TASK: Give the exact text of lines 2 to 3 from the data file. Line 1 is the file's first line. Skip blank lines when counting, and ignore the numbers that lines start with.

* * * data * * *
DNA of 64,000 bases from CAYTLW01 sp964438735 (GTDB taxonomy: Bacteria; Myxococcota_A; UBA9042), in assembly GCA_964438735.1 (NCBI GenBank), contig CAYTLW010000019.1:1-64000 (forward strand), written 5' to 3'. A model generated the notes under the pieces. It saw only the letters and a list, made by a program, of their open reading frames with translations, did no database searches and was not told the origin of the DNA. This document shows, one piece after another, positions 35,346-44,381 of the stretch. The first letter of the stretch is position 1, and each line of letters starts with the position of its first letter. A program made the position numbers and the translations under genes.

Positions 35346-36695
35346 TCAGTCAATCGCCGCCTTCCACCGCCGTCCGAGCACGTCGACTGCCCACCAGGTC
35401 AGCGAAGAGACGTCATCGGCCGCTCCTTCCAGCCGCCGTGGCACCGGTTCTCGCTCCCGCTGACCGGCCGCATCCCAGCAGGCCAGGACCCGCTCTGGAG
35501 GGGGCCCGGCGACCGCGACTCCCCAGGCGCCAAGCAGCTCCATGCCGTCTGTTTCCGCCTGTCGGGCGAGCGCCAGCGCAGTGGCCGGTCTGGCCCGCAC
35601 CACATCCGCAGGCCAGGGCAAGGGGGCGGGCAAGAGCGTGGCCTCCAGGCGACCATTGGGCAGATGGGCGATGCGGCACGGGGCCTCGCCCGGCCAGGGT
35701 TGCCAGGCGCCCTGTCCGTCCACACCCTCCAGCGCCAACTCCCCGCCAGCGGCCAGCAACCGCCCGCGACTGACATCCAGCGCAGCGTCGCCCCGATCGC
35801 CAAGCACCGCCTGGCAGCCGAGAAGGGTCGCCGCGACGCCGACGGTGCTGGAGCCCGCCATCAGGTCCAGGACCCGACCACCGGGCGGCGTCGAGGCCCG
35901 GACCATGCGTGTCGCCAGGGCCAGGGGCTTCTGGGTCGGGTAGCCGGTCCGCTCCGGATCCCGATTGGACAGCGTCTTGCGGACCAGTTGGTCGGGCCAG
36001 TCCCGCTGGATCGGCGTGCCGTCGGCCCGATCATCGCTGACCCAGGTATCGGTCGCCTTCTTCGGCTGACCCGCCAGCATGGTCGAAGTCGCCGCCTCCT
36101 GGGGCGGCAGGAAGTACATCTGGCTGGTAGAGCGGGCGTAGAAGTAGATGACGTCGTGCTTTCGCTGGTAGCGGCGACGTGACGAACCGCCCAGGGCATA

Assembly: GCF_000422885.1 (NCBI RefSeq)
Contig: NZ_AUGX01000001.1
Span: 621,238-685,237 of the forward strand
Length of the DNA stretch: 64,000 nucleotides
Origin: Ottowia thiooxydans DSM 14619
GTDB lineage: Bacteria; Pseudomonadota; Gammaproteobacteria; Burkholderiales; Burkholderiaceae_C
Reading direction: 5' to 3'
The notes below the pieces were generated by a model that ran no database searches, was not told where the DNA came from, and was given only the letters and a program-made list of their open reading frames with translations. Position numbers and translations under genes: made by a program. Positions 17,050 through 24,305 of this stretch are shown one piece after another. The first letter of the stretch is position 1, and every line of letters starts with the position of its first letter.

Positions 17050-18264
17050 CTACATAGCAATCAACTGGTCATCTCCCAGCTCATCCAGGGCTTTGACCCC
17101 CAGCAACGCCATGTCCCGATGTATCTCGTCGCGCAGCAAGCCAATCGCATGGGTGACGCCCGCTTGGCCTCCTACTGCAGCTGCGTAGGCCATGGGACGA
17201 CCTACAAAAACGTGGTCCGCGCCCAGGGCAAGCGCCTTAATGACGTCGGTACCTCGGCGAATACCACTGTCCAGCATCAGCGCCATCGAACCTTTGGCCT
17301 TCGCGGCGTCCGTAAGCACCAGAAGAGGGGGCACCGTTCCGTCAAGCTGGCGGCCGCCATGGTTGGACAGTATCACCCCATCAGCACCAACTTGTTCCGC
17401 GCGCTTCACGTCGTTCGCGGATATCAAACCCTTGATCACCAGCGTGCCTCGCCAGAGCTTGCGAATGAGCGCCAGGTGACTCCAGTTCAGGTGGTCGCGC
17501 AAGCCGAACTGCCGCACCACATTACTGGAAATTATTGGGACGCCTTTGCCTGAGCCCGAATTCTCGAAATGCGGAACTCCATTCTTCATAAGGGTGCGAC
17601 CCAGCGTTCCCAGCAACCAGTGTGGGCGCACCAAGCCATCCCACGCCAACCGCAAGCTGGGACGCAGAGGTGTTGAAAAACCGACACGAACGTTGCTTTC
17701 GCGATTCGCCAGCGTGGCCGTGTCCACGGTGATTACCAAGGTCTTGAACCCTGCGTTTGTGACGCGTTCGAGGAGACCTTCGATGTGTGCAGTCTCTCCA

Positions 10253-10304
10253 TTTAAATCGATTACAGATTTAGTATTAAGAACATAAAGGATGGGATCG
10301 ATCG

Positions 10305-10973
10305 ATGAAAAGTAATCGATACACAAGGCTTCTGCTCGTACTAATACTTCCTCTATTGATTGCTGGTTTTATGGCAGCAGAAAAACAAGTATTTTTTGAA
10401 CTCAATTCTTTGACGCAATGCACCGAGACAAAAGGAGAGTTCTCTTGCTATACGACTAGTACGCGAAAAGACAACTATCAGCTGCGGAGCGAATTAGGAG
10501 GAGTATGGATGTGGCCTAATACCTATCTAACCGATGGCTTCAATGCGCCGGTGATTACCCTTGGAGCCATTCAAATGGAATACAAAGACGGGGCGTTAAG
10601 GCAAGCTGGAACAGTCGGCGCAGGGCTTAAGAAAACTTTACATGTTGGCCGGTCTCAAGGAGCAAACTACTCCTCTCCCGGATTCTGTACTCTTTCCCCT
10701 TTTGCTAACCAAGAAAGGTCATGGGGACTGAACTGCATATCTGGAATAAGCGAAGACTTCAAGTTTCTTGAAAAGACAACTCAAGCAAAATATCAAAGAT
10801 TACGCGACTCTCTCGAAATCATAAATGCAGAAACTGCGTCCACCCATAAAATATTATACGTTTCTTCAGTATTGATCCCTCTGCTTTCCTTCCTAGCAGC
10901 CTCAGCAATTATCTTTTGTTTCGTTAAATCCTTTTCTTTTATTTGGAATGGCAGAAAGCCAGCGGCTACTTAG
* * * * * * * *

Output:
Positions 35346-36695
35346 TCAGTCAATCGCCGCCTTCCACCGCCGTCCGAGCACGTCGACTGCCCACCAGGTC